Japan H2-A Rocket Launch: Lunar Lander and X-ray Telescope Set to Explore Universe’s Origins

Japan H2-A Rocket Launch: Lunar Lander and X-ray Telescope Set to Explore Universe’s Origins
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Japan has successfully launched a rocket carrying two important payloads: an X-ray telescope that will study the origins of the universe and a lunar lander that will test a new technology for precise landing on the moon. The HII-A rocket lifted off from Tanegashima Space Center in southwestern Japan on Thursday, September 7, 2023, and was broadcast live by the Japan Aerospace Exploration Agency (JAXA).

The rocket deployed a satellite called the X-Ray Imaging and Spectroscopy Mission (XRISM), which will measure the speed and composition of the hot plasma that fills the space between galaxies. This information will help scientists understand how celestial objects were formed and how the universe evolved1. XRISM is a joint project between JAXA and NASA, and will use a sophisticated instrument to observe the intensity, temperature, shape and brightness of X-ray sources in the sky.

David Alexander, director of the Rice Space Institute at Rice University, said that the mission is significant for revealing the properties of hot plasma, which makes up most of the matter in the universe. He added that plasmas have various potential applications, such as healing wounds, making computer chips and cleaning the environment. “Understanding the distribution of this hot plasma in space and time, as well as its dynamical motion, will shed light on diverse phenomena such as black holes, the evolution of chemical elements in the universe and the formation of galactic clusters,” Alexander said.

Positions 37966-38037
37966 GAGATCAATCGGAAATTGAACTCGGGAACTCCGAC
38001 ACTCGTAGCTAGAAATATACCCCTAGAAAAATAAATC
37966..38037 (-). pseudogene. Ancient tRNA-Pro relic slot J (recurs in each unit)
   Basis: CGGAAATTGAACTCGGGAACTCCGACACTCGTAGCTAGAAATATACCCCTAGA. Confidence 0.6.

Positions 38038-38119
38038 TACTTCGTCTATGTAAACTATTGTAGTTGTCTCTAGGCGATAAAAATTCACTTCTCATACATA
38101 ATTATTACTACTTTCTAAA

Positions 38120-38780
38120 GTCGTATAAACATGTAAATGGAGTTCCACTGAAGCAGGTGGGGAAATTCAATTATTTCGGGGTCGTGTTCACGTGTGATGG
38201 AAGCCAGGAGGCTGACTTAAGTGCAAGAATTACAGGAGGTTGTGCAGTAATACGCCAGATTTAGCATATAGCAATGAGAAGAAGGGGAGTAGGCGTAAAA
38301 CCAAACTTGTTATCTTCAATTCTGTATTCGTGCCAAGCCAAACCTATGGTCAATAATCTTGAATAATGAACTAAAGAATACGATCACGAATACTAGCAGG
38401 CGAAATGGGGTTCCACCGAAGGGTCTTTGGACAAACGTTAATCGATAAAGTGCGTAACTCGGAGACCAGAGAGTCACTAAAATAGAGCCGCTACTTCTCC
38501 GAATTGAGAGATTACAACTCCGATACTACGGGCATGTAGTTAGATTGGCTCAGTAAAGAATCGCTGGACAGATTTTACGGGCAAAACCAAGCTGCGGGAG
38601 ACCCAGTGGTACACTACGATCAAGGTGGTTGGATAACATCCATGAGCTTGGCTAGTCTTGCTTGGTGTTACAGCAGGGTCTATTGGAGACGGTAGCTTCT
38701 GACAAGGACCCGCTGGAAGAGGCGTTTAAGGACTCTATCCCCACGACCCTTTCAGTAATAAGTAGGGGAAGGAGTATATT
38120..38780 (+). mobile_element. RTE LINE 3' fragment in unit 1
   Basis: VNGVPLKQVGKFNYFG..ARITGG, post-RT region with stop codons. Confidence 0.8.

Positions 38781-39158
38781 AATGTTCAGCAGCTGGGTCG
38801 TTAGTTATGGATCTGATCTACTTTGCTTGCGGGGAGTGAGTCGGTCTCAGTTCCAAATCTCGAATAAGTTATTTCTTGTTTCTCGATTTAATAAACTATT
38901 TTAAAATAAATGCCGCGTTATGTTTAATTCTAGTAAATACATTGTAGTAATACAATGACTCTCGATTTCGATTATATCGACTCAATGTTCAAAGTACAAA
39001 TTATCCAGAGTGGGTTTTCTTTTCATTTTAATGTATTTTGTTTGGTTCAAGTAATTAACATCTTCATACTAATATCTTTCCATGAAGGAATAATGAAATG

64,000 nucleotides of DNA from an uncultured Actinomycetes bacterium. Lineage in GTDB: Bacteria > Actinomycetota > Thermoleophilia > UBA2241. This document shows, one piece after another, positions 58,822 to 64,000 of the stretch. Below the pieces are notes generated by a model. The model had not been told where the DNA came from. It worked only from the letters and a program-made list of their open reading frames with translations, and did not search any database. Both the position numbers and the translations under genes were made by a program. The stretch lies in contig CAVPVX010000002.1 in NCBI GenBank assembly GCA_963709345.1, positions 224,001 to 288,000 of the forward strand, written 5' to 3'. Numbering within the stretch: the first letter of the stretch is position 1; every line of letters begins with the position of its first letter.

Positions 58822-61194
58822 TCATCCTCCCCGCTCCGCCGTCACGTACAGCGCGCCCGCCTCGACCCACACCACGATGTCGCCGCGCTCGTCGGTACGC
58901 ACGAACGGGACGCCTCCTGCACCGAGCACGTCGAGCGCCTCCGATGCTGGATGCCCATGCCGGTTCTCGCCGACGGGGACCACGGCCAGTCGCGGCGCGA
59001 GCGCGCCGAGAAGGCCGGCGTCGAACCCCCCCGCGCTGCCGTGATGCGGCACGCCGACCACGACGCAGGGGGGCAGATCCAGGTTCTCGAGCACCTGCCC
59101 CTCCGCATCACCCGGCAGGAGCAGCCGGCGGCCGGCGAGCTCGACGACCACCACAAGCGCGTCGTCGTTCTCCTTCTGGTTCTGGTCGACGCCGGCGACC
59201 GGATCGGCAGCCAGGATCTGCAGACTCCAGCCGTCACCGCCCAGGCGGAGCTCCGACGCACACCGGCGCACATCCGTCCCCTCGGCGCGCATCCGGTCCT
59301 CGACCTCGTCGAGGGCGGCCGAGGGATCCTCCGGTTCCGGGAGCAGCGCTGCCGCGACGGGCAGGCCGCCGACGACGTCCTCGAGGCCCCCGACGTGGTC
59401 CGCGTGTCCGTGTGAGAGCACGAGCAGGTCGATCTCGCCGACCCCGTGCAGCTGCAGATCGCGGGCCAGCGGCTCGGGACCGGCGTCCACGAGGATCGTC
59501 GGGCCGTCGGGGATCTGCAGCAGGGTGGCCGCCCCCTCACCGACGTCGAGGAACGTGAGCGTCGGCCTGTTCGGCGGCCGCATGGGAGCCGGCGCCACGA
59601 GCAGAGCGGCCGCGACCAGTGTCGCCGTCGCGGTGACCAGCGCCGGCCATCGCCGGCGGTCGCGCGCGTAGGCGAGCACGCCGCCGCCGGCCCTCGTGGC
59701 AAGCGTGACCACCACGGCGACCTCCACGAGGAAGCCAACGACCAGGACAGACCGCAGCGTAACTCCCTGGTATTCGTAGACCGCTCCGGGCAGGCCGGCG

The other payload on board the rocket was the Smart Lander for Investigating Moon (SLIM), a lightweight lunar lander that will demonstrate a new technology for pinpoint landing on the moon. SLIM will not enter lunar orbit until three or four months after the launch, and will likely attempt a landing in early 2024. JAXA is developing this technology to prepare for future lunar probes and missions to other planets.

While current landings tend to be off by about 10 kilometers or more, SLIM is designed to be more accurate, within about 100 meters of the intended target. This will allow the lander to find a safer place to touch down. The lander successfully separated from the rocket about 45 minutes after the launch and proceeded on its proper track to eventually land on the moon. JAXA workers applauded and bowed with each other from their observation facility.

The launch comes at a time when the world is again turning to the challenge of going to the moon. Only four nations have successfully landed on the moon: the United States, Russia, China and India. Japan hopes to join them with SLIM and pave the way for more ambitious lunar exploration in the future.

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